These 15 travelers share their scary travel moments, from walking in Marrakech to bicycling around the world. They also share how they overcame their scariest travel moments. This is real life travel— sometimes mistakes are made, and other times we just have bad luck. Either way, we learn from our experiences and change accordingly. If you have a fear, or know someone who does, hopefully some of the advice these travelers give will prove useful.
These stories had me holding my breath, laughing out loud, and shaking my head in disbelief. I hope you enjoy reading them as much as I did.
Overcoming our Fear of Scary Travel Experiences
For fun, we’ll start with my friend, Zach. He has a much higher tolerance for scary travel than I do! Here’s his response to my email request asking him for a scary travel story:
Off the top of my head I can’t think of any time I’ve been scared while traveling. I’ve always been a ‘run towards not away’ person. When I travel, I walk the streets at night alone with my camera gear. Three times people tried to rob me but, eh, they picked the wrong person. I’ve had a guy twice my size say “Now I’m going to kill you,” and try and attack me with a knife. Eh..not scared, dealt with it. But the other day I went to my landlords and two dogs ran up on me barking … yup scared of the doggies :/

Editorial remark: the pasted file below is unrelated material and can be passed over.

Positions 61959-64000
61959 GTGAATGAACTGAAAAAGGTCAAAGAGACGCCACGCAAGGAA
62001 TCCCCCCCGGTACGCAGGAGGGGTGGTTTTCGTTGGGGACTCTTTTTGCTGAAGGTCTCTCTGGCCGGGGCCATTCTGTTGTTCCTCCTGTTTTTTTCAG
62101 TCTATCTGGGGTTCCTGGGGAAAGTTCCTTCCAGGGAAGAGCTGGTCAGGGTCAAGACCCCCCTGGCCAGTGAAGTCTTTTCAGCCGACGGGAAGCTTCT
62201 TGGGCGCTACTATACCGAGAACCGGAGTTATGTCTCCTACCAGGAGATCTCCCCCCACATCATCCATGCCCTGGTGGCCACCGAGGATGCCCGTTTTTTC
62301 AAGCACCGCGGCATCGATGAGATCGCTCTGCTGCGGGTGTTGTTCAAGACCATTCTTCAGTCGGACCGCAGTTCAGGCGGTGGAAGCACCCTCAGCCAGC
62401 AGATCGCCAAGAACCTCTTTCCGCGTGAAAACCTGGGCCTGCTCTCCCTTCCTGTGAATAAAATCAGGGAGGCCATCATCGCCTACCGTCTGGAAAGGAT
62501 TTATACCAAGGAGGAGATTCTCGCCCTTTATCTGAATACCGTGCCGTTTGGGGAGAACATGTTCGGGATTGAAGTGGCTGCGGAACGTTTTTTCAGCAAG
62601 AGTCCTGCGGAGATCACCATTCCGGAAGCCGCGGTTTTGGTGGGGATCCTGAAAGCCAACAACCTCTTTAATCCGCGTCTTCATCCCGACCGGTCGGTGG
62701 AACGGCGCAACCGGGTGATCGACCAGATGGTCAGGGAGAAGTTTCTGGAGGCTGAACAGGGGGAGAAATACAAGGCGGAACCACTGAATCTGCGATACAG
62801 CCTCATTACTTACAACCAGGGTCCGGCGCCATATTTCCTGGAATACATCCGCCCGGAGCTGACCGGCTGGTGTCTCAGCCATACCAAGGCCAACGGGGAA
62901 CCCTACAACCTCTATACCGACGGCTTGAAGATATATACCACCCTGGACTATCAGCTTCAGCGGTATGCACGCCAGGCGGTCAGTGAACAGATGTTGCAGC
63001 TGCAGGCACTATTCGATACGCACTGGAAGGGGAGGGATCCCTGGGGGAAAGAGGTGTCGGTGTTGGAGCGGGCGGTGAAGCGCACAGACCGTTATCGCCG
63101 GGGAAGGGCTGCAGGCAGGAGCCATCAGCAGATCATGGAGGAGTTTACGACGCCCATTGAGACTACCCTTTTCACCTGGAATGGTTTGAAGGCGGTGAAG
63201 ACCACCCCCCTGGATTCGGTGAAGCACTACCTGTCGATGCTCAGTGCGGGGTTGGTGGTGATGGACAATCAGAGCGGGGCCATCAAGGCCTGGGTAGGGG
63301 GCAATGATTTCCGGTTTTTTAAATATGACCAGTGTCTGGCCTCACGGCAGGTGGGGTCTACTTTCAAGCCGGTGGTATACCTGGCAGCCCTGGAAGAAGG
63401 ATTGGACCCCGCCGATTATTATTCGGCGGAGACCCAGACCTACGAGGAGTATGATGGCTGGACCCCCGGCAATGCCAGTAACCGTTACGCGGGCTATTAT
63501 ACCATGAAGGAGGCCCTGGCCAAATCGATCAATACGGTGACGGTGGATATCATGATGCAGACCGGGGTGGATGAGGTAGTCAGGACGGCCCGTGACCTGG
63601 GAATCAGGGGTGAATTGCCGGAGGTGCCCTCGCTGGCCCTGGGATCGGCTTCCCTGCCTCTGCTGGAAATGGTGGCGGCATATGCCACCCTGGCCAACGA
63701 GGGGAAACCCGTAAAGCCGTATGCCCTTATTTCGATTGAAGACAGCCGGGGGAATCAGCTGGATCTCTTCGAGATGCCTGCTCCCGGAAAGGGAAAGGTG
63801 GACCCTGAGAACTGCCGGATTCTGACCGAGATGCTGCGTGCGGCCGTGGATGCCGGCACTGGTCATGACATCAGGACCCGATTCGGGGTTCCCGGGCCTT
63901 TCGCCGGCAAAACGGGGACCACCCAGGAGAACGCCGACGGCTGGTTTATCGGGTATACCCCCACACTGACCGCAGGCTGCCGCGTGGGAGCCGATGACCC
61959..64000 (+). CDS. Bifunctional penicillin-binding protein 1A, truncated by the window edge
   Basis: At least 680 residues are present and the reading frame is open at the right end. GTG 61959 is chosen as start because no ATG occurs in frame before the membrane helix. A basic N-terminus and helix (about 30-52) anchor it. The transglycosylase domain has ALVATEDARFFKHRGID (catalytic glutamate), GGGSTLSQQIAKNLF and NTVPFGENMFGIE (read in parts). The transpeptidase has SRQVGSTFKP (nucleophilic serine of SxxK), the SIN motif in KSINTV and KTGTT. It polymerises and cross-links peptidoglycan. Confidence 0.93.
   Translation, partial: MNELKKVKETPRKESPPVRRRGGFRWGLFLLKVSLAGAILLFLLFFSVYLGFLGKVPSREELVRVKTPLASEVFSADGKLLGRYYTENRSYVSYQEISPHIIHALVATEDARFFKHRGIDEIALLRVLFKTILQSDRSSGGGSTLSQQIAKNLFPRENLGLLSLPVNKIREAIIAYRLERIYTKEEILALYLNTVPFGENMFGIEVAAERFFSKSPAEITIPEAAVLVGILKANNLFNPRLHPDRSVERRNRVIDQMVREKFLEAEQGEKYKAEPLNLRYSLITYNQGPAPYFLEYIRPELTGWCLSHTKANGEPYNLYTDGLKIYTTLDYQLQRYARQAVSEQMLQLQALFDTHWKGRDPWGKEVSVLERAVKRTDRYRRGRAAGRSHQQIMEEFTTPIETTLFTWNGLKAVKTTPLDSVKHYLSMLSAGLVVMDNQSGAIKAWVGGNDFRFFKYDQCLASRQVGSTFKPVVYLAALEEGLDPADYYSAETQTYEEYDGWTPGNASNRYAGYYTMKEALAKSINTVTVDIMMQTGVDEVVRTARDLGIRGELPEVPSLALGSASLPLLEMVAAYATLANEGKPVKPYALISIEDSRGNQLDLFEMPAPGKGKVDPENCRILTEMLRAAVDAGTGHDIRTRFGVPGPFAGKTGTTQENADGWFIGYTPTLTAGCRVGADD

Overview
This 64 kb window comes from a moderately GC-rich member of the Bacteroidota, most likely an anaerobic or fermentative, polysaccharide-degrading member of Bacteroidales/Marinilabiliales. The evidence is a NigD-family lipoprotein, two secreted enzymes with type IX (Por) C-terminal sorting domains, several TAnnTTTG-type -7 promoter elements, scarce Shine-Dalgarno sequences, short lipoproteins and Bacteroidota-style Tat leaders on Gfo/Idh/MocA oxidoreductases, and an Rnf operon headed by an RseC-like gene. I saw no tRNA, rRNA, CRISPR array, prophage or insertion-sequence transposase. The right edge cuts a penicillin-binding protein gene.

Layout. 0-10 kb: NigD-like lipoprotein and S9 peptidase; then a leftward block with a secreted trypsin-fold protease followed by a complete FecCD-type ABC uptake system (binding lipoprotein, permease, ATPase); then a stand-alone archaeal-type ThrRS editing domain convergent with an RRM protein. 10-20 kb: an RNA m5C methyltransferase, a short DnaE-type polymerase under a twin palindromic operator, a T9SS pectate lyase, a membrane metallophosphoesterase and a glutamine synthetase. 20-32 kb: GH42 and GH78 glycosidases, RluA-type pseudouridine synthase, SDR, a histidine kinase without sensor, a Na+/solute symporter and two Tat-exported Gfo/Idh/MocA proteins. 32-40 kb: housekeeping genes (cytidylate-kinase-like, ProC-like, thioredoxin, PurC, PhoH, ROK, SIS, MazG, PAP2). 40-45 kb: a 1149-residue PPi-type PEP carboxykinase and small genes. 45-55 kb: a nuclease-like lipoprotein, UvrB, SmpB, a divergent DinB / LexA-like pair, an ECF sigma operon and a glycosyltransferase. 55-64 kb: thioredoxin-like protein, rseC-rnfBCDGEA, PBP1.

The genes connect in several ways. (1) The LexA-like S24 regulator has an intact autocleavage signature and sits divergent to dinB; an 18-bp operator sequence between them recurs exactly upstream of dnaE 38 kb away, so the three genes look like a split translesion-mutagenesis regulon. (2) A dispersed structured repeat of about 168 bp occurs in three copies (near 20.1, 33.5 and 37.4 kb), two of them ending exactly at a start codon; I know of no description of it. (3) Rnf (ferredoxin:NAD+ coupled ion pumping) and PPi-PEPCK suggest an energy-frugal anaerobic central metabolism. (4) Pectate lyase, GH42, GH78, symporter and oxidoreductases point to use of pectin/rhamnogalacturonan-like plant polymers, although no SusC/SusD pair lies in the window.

After a few weeks of us emailing (and me thinking that Zach is a little bit crazy, as I’d be freaking out if someone attacked me), he divulged that he learned his fearlessness from a woman. His story and advice on attaining his level fearlessness of scary travel experiences is at the end of this article. First, let us hear from solo travelers, parents, fliers, and a sailor.
Have you ever stayed in a place that’s just plain weird? Or with too many bugs or even animals?
Shraddha Gupta, Freelance Journalist & Travel Blogger: Streettrotter
A Shady Nightmare in Brooklyn, New York